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SPEA is an Environmental not-for-profit organization whose mission is to support research and conservation of wild birds and their habitats, by promoting sustainable development for the benefit of future generations.
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Bird of the Year 2011
Cory's Shearwater, the Barometer of our sea

Cory's Shearwater Calonectris diomedea (Cagarro or Pardela-de-bico-amarelo in Portuguese) is a marine bird primarily identified by its unusual, strident call, which can only be heard on the Archipelagos of the Azores. It is, however, also possible to see this bird migrating along the mainland coast.

Thanks to its wide variety of islands, Portugal shelters the majority of populations of this species. It is for this reason in particular that we must try to prevent the number of Cory's Shearwater from continuing to fall. Its status is worsening, suggesting it may reach threatened status in the medium term if the population continues on its current trend.

The decline in number of Cory’s Shearwater and other marine birds clearly indicates the grave situation of our Oceans. To date, SPEA has identified the Important Bird Areas of our coast and some of these should gain legal protection over the next months. This protection was only achieved through the collection of data over recent years about the areas where marine birds feed and breed. Cory's Shearwater was the bird most helped by the collection of this data.

How do I identify a Cory's Shearwater?

This bird is distinguished by its yellow bill, brownish upper parts and white lower parts. Its call is highly characteristic and is the origin of its name in Portuguese. It can be heard at night when the birds return to their nests, for example on the Berlenga Island.

Cory's Shearwaters can live for around 50 years. From around 5 to 8 years old they begin to return to the same place they were born to breed, but spend most of their life at sea.

This species feeds primarily on fish, cephalopods and crustaceans.








Where is it found?

Cory's Shearwater is one of the most common shearwaters on our coast, seen during the months of migration (February and March or October and November) or during the breeding season, from April to October.

The best places to see this species are the archipelagos of the Azores, Madeira and Berlenga where it breeds. It is also easy to see from the capes and promontories along the coast of mainland Portugal, such as Cabo Raso, Carvoeiro, Cabo Espichel, or Cabo São Vicente.


Is Cory's Shearwater in danger?
 
The species is considered to be ‘Vulnerable’ in Portugal and of ‘Least Concern’ in the islands, with various factors threatening its survival.

Hydrocarbon marine pollution  (e.g. fossil fuels), associated with the time the Cory's Shearwater spends at sea; mortality associated with some forms of fishing; and the introduction of predators on its breeding grounds are the most serious threats which may come to compromise the future of the species.

On the islands of the Azores and Madeira, the lights of urban areas often cause juveniles to become disorientated on their first flights, and are commonly observed grounded in the towns, gardens or streets. These birds often die if not rescued, run over or taken by predators. This phenomenon occurs because the shearwaters confuse the lights with stars and become disorientated.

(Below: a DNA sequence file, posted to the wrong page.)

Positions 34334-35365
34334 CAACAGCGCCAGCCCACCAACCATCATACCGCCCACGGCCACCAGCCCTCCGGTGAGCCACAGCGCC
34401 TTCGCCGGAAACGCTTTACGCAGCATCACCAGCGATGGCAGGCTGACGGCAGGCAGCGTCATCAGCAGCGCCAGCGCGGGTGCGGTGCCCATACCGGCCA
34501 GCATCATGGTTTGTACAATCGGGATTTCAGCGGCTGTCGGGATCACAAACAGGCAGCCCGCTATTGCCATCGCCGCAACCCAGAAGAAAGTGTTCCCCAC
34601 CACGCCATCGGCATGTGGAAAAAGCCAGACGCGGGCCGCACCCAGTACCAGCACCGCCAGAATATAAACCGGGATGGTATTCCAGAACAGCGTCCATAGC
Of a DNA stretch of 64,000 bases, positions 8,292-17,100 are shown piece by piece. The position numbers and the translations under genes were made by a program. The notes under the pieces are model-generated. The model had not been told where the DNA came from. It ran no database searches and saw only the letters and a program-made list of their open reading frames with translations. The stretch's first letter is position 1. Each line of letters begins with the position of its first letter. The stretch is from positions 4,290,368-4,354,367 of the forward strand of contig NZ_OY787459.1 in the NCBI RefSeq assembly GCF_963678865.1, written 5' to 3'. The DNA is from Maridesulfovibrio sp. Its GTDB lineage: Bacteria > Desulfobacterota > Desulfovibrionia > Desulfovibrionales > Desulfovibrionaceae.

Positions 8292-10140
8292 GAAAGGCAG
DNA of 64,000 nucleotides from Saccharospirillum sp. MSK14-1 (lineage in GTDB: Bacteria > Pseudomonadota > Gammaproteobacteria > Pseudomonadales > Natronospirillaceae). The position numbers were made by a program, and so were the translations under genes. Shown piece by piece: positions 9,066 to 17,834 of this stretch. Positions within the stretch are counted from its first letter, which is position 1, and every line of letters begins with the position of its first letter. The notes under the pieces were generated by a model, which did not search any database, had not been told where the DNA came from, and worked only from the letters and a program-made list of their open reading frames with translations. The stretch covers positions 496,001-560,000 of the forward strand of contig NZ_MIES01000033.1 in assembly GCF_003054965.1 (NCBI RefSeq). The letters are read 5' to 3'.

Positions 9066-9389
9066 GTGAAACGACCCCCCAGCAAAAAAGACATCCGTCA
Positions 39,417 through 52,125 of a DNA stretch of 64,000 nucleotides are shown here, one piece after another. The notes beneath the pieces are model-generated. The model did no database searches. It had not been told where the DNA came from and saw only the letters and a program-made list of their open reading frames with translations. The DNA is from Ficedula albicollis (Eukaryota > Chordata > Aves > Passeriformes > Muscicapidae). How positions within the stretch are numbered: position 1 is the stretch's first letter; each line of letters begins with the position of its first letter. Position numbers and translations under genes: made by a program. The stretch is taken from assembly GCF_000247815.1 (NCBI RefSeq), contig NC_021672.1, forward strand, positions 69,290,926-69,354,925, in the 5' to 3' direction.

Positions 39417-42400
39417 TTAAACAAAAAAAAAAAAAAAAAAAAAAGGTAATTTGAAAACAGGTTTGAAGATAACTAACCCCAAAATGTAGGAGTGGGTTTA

What is SPEA doing to protect this species?
  • The ‘Sanctuary Islands for Marine Birds’ LIFE project is currently running on the island of Corvo and the islet of Vila Franca off S. Miguel. Find out more;
  • The project FAME “The Future of the Atlantic Marine Environment” started in 2010;
  • The people of the island of Madeira understand the problems that excess light cause to Cory’s Shearwaters;
  • The project ‘Diagnosis and Minimisation of the Impact of Public Lighting on Marine Birds’ is being developed, with the objective of minimising the impact of public lighting in coastal areas of the island of Madeira;
  • The LIFE project ‘Islets of Porto Santo’ started last year, developed by the Natural Park Service of Madeira in partnership with SPEA;
  • 2011 will also be the first year of the LIFE project ‘MarPro’ conservation of protected marine species in Mainland Portugal.

What can I do to protect this species?
  • If you find a lost shearwater on one of the islands of the Azores, place it in a box and release it the following morning on the closest beach, or call S.O.S Cagarro for them to come and help. Website SOS Cagarro
  • If you live on Madeira or Porto Santo call SPEA, mobile number 967232195;
  • If you live on an island, turn off exterior lights, both at home (e.g. garden lighting) and at work (gardens, atriums, churches, parks). In particular, strong lights which point to the sky for the months October/November, so that juveniles leaving the nest are not confused;
  • Don’t walk in areas where there are nests of shearwaters to avoid damaging them;
  • Spread the word of the importance of this species, which symbolises the quality of our sea.

See the website of SIARAM to download the call of Cory’s Shearwater, upload photos, or see videos of Cory’s Shearwater. Find out more

If you have any queries, please contact us

Photo: Cory’s Shearwater © Pedro Geraldes






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